From Music to Merchandise

This rapper has pivoted from putting on live shows to selling T-shirts and tote bags.

Photo of rapper turned clothier Jewel.
(Image credit: Photo by Marisa Guzmán-Aloia)


Who: Jewel, age 28 What: Rapper and cofounder of Good News Threads, a T-shirt company Where: Washington, D.C.

What was your life as an artist like before the pandemic? I discovered my love for songwriting and recording in college. And my school’s variety shows are what got me started out performing, too. Since college, I’ve been going back and forth between recording music and performing and curating performances. I was throwing my own shows, called “The Kickbacks,” mostly in D.C. I would be the one pretty much spon­soring the show and I would use all the money we earned to throw the next one. I was also getting paid for streaming music, on platforms like Apple Music and Spotify. But that’s not really where artists’ money comes from unless you’re looking at millions and millions of streams. It’s the performances and the merch that help an artist financially.

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How did Good News Threads come about? We couldn’t do live shows anymore. I got into the Good News Threads (opens in new tab) thing with the cofounder, Alyssa. Her sisters are super artsy, and during quarantine they had me doing a million and one arts and crafts. One of them was tie-dyeing and bleaching shirts. Then we started selling them, and eventually buying from thrift stores and selling even more. There are some newer ones, but a lot of them are nicer vintage things we thrifted. I had never bleached or tie-dyed a T-shirt before. So this is definitely a joint venture.

What items sell best? What’s selling best has been changing with the seasons. Good News Threads started off with just T-shirts. But recently, as the weather has gotten colder, we have started to create more long-sleeved shirts, sweatshirts and sweatpants. And we also have tote bags.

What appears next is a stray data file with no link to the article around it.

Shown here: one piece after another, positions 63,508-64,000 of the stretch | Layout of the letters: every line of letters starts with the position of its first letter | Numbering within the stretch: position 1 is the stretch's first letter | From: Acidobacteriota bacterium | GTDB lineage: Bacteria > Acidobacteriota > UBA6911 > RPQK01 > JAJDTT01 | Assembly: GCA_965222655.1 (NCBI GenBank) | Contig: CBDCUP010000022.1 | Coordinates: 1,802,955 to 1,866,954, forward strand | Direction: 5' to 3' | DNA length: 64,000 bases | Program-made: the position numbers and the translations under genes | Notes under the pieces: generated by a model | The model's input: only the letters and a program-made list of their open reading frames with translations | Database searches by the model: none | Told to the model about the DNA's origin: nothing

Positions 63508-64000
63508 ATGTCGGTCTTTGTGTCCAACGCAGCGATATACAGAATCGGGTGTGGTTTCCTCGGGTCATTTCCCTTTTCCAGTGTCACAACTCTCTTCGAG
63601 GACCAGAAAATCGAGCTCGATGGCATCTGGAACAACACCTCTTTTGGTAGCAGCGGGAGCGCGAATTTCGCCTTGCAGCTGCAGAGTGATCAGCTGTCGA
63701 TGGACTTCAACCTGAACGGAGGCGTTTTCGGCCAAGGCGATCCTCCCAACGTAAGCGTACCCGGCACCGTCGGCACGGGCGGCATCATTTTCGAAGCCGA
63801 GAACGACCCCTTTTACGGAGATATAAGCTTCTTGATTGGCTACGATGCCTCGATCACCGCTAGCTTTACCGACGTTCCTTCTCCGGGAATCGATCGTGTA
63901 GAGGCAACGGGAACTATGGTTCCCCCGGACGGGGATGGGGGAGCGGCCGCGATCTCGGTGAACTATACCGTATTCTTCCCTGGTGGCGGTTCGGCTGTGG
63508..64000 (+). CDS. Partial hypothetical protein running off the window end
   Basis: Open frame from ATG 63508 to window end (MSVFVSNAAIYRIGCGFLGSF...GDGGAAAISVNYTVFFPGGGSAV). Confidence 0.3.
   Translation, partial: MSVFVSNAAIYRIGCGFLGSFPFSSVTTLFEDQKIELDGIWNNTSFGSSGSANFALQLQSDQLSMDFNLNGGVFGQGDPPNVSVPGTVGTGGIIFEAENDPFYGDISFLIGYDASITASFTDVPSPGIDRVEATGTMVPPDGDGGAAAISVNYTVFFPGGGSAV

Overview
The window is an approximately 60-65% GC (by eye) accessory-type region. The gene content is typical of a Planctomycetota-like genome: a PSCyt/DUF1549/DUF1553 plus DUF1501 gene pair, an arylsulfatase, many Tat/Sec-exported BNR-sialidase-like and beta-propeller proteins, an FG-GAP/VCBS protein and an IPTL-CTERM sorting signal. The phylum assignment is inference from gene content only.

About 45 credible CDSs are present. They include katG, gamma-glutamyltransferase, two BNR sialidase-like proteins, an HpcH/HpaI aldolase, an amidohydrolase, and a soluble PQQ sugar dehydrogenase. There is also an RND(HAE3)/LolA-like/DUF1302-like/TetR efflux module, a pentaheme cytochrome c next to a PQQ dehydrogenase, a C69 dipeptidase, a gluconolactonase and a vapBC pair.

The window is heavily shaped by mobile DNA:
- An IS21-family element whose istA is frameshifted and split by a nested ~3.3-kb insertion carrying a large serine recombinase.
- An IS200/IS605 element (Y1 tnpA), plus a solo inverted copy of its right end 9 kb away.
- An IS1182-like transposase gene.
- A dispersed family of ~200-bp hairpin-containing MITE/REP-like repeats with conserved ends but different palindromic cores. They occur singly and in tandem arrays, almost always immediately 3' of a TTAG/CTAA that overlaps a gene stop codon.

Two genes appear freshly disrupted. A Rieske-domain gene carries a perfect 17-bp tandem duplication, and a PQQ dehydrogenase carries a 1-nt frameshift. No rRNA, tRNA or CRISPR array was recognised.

How much do you charge for your tees? The average shirt base price is about $30. At first we weren’t really paying attention to the costs because we got the shirts for free; they came out of my closet or they were donated by a neighbor. But eventually we started keeping track, and I believe we have turned a profit. Being familiar with social media with my music has definitely helped promote the business.

Who’s buying your merchandise? Everybody that has supported my music has supported Good News Threads. They’ve either bought a tee or followed or reposted. Some have even had their photographs taken in the shirts for us. And I have noticed, even with customers that I don’t know, I can usually place them from a show or something like that. They’re definitely supporting Good News Threads.

Where do you see the business going? We’ve done three pop-up shops so far and we have more planned. The first time we did a pop-up, it was hosted by another local brand in the area, and it was a very good turnout. We didn’t really expect to do much, maybe sell five tees. But then just after a break, someone walked up to us and bought two tees, and from there it was a roll. But I’d love to see Good News Threads go as far as having our own storefront. We could have a venue where you sell your clothes out front and then also have it be a hub for artists.

What’s next for your music career? I was doing less recording before the pandemic because I got so deep into the shows and throwing shows for other artists. But I still push my past projects, and I still write. And I have started to record again. I’ve gotten into learning how to record myself. I bought $800 worth of studio equipment for around $200, set it up in my basement and started playing around with it. And so I’m slowly but surely creeping back into the music.

Emma Patch
Staff Writer, Kiplinger's Personal Finance

Emma Patch joined Kiplinger in 2020. She previously interned for Kiplinger's Retirement Report and before that, for a boutique investment firm in New York City. She served as editor-at-large and features editor for Middlebury College's student newspaper, The Campus. She specializes in travel, student debt and a number of other personal finance topics. Born in London, Emma grew up in Connecticut and now lives in Washington, D.C.